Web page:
“You have like 15 seconds to go: ‘W ait, hold on, stop, wait, I’m sorry, that’s not true.’ If you pass that 15 seconds, now it becomes a thing where you’re like: ‘Now I have to be the guy who is very strange and weird and just said I lied about 9/11.’”
During an interview with Howard Stern, the American actor and stand-up comedian Stephen Rannazzisi admitted his lie about being in one of the World Trade Center towers at the time of the terrorist attacks on New York.
How many times have you said you were fine when you weren’t? Or that someone looked good when they didn’t? Most would define these as white lies, ones that are harmless and considered civil – a tool used to avoid hurting somebody’s feelings.
As much as honesty is admired and preferred, people have a hard time when someone lifts the curtain completely. No one has tolerance for the truth. The truth is that everyone lies on a daily basis.
While lying is morally and socially unacceptable, it doesn’t mean we welcome the truth. More often than we admit, we find honesty offensive. We’re raised to be honest and not scared of telling the truth. Later on, we start to mask the facts, because the truth can be rude.
In many cases, these lies aren’t premeditated. For the most part, a lie occurs when a person is incapable of confronting a problem – it’s a means of escape.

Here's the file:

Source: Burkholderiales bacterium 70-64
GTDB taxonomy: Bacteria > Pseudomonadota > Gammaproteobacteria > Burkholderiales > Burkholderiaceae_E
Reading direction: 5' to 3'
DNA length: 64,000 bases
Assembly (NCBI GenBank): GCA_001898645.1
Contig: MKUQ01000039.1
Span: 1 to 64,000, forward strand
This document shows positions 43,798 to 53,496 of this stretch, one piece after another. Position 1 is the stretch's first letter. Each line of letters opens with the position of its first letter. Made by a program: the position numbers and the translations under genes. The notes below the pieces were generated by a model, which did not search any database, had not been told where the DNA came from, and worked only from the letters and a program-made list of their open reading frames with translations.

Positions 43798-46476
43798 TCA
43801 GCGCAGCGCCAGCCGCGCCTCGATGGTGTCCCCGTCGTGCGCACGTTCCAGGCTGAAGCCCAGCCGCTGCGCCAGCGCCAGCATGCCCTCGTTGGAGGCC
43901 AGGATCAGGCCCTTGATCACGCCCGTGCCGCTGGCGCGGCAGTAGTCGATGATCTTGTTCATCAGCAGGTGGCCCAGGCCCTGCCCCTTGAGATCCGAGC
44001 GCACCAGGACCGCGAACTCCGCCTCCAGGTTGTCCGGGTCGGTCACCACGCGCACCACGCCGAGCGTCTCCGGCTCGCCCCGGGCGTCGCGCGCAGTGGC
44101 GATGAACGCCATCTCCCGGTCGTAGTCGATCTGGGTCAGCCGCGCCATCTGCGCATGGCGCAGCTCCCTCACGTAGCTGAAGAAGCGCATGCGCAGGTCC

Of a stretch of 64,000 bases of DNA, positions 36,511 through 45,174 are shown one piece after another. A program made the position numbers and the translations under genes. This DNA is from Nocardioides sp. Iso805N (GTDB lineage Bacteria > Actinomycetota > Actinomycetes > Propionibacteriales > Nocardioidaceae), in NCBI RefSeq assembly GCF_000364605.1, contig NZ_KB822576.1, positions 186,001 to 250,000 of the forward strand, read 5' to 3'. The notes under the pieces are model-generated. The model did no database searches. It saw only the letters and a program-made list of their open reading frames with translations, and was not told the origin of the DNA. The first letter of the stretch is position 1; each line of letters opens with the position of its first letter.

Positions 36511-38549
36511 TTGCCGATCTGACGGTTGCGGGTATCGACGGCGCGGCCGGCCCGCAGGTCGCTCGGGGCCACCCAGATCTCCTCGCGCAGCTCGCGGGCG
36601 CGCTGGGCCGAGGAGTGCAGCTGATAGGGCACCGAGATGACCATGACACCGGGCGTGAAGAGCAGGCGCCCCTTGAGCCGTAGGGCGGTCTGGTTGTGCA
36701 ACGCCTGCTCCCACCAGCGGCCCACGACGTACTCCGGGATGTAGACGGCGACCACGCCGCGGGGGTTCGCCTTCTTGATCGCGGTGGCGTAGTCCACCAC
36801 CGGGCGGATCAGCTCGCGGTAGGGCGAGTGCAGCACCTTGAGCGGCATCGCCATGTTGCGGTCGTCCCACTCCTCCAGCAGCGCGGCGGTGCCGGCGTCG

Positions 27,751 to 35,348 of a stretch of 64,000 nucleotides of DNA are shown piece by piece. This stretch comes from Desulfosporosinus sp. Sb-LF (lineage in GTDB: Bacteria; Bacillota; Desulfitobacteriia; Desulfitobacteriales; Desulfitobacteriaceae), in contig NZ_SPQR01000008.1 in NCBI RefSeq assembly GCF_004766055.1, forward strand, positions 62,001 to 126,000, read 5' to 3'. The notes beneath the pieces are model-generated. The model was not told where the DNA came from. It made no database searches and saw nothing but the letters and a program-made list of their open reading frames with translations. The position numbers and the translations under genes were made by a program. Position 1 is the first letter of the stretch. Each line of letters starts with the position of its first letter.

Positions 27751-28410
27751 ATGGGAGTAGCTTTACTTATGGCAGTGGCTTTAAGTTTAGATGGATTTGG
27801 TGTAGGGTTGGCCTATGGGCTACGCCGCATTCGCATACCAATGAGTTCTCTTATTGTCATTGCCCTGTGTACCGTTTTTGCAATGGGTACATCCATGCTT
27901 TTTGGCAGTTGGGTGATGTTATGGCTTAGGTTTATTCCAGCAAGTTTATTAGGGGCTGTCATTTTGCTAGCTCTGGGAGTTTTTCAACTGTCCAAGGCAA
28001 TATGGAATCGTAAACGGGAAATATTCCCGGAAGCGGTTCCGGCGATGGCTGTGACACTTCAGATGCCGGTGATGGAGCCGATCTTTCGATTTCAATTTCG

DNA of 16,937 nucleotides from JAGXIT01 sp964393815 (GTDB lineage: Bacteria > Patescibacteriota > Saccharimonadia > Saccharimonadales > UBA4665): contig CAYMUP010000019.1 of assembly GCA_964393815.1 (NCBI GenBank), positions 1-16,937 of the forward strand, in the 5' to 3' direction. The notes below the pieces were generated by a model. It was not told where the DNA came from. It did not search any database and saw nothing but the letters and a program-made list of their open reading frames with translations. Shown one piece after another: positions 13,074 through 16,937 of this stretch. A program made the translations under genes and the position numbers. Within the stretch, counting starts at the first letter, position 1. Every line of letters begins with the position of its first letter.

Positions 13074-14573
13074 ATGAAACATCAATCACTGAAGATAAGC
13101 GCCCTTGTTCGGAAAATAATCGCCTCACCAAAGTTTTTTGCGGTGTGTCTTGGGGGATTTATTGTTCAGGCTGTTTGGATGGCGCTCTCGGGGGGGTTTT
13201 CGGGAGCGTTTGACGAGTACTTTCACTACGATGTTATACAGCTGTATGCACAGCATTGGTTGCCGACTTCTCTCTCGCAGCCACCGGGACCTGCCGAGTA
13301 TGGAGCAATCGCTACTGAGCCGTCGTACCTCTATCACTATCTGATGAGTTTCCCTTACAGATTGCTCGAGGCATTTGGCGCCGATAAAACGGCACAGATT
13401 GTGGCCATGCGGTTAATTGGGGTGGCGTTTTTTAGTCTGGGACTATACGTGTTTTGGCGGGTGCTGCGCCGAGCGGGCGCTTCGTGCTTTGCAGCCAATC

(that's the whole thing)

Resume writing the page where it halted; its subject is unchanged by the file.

Lies take place in every relationship, whether between spouses, friends or colleagues. Excuses vary from sparing a person’s feelings to hiding a mistake to save a relationship.
Fear knows no age. A child will lie to their parents to avoid punishment. Adults will lie to avoid the ramifications of their mistakes; to avoid confrontation when they’re at fault.
Lies usually stem from low self-esteem, and the need to gain the attention and approval of others. Such as Rannazzisi, who had moved to California before the 9/11 attack. He was in a strange new city with strange new people, wanting to grab their attention and blend in.
Some lie to gain something in return. Job interviews are a common example. However, like all lies, they only benefit the liar in the short term, because they’re usually caught out.
Self-deception is the worst kind of lying. We use it as a technique to cope with our shortcomings. When we say: “I’ll start dieting tomorrow”, we always mean it, but deep down we’re well aware of all the times we said the exact same line. Self-deception often involves lies that we end up believing.
Unlike the tale of Pinocchio, your nose doesn’t grow when you lie, but your conscience does grow heavy. You carry the shame and guilt, plus the anxiety of remembering the lie. Concealing the truth is more shameful than admitting the truth.
My original article is posted in the national women’s majlis column